However, it’s the “midrange” segment (sub-700cc to 900cc) that’s most hotly contested as the power output and more importantly the prices are within realistic reach mere mortals. Perhaps the best example of a midrange naked sportbike is the 2017 Triumph Street Triple.
Smaller capacity naked sportbikes include the KTM 200/250/390/690 Duke.
Standards could loosely be classed as motorcycles designed to be all-rounders, without being biased toward any one segment. One may say standards are not as performance oriented compared to naked sportbikes, therefore having lower engine power and fewer or no high-end equipment.
Standards usually take the guise of naked bikes. But make no mistake, standards are usually fun to ride since they are generally less intimidating, uncomplicated and comfortable.
Good examples are the BMW F 800 R, Ducati Scrambler variants and Yamaha MT-07. The upcoming Ducati 900 Supersport should also qualify as a standard. Modern classics such as those from Triumph and Royal Enfield may also qualify as standards, but we’d rather describe them in their own specific category.
4. FULL-DRESS TOURERS
Just as its designation suggests, a tourer is made to travel long distances while coddling its rider in comfort.
As such, a tourer is generally equipped with every imaginable touring apparatus such stereo system, cruise control, seat and handlebar grip warmers, large-sized luggage system, and a large and wide bodywork for wind protection. Manufacturers also offer factory options such as GPS and CB radio. Additionally, they have large-capacity fuel tanks and large seats.
Certain models such as the Honda Gold Wing and BMW K 1600 LT feature hydraulically controlled suspension.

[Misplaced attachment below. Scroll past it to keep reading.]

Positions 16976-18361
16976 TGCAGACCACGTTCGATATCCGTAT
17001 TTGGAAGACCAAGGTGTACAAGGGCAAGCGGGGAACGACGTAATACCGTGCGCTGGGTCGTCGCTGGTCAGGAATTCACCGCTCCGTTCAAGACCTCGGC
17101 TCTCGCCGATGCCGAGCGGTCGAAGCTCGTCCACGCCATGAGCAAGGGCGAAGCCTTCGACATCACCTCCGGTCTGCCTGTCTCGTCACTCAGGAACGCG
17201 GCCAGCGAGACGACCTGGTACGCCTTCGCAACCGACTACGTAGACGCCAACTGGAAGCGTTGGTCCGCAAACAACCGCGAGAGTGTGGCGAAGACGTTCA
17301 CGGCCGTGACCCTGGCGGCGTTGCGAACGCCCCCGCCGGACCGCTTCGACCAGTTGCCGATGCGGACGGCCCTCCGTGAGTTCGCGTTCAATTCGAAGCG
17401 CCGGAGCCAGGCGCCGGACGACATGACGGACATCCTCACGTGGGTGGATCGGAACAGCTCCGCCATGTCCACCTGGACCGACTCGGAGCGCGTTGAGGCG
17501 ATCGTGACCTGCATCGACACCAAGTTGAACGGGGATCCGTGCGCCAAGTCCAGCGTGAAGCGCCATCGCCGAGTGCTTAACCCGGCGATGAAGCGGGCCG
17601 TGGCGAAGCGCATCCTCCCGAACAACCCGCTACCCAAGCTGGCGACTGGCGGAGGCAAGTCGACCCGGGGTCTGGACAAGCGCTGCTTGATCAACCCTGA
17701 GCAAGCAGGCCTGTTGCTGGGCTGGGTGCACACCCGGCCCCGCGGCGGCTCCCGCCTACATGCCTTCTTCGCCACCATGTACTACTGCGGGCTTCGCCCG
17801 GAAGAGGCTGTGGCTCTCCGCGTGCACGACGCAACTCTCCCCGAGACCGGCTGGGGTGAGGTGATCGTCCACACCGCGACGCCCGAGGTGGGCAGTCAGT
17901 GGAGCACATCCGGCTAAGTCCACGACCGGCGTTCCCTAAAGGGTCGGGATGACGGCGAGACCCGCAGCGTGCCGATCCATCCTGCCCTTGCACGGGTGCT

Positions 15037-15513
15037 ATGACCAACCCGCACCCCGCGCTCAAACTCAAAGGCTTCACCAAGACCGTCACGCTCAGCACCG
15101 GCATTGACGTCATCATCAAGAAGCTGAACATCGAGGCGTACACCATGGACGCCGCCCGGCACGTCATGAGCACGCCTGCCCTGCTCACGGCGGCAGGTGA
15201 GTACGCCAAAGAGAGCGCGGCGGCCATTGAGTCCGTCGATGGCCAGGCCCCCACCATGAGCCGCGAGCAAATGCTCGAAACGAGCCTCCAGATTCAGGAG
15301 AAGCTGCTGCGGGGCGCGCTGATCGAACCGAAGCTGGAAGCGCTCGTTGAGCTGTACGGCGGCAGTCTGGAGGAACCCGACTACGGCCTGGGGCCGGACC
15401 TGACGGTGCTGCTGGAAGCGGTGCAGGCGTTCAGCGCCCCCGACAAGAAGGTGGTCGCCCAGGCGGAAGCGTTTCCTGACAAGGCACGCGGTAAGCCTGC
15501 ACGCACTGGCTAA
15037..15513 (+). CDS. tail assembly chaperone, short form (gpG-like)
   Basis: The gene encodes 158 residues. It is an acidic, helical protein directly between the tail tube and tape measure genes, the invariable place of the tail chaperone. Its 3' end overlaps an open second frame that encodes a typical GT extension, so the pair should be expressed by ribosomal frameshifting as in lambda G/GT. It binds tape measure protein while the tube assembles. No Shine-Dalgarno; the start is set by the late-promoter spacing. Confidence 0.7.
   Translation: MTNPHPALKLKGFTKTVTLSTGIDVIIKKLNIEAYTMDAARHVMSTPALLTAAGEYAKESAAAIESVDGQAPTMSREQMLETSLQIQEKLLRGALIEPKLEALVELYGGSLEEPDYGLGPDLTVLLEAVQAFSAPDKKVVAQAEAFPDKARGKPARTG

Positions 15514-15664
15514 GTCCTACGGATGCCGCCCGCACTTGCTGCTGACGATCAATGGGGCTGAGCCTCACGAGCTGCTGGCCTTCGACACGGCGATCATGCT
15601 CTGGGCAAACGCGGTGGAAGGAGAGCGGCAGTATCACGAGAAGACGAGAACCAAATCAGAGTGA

American tourers are based on cruisers, such as the Harley-Davidson Electra Glide and the Indian Chieftain.
Sport-tourers are motorcycles that combine the speed and lightness of the sportbike with the comfort of the full-dress tourer.
What results is the thrill of high-speed riding and handling characteristics close to those of the sportbike, with the touring appointments such as luggage systems, cruise control and comfort, all in one practical package.
Sport-tourers usually feature taller seat heights, a consequence of having long suspension travel. Besides allowing for more luggage capability, longer suspension travel soaks up road irregularities, providing a comfortable ride in return.
With the recent preference for sport- and adventure-touring motorcycles the world over, manufacturers have started equipping their sport-tourers with the latest technology such as electronically-controlled suspension systems, and rider aids such as advanced traction control, cornering ABS, cornering lights and so on.
Good examples are the KTM 1290 Super Duke GT (arguably the fastest sport-tourer), Ducati Multistrada 1200, Kawasaki Z1000SX, BMW S 1000 XR, Yamaha MT-09 Tracer.
Here are a few links to the manufacturers and distributors’ official website or Facebook page in Malaysia. Do not hesitate to contact them should you require more enquiries, by clicking on the respective names below: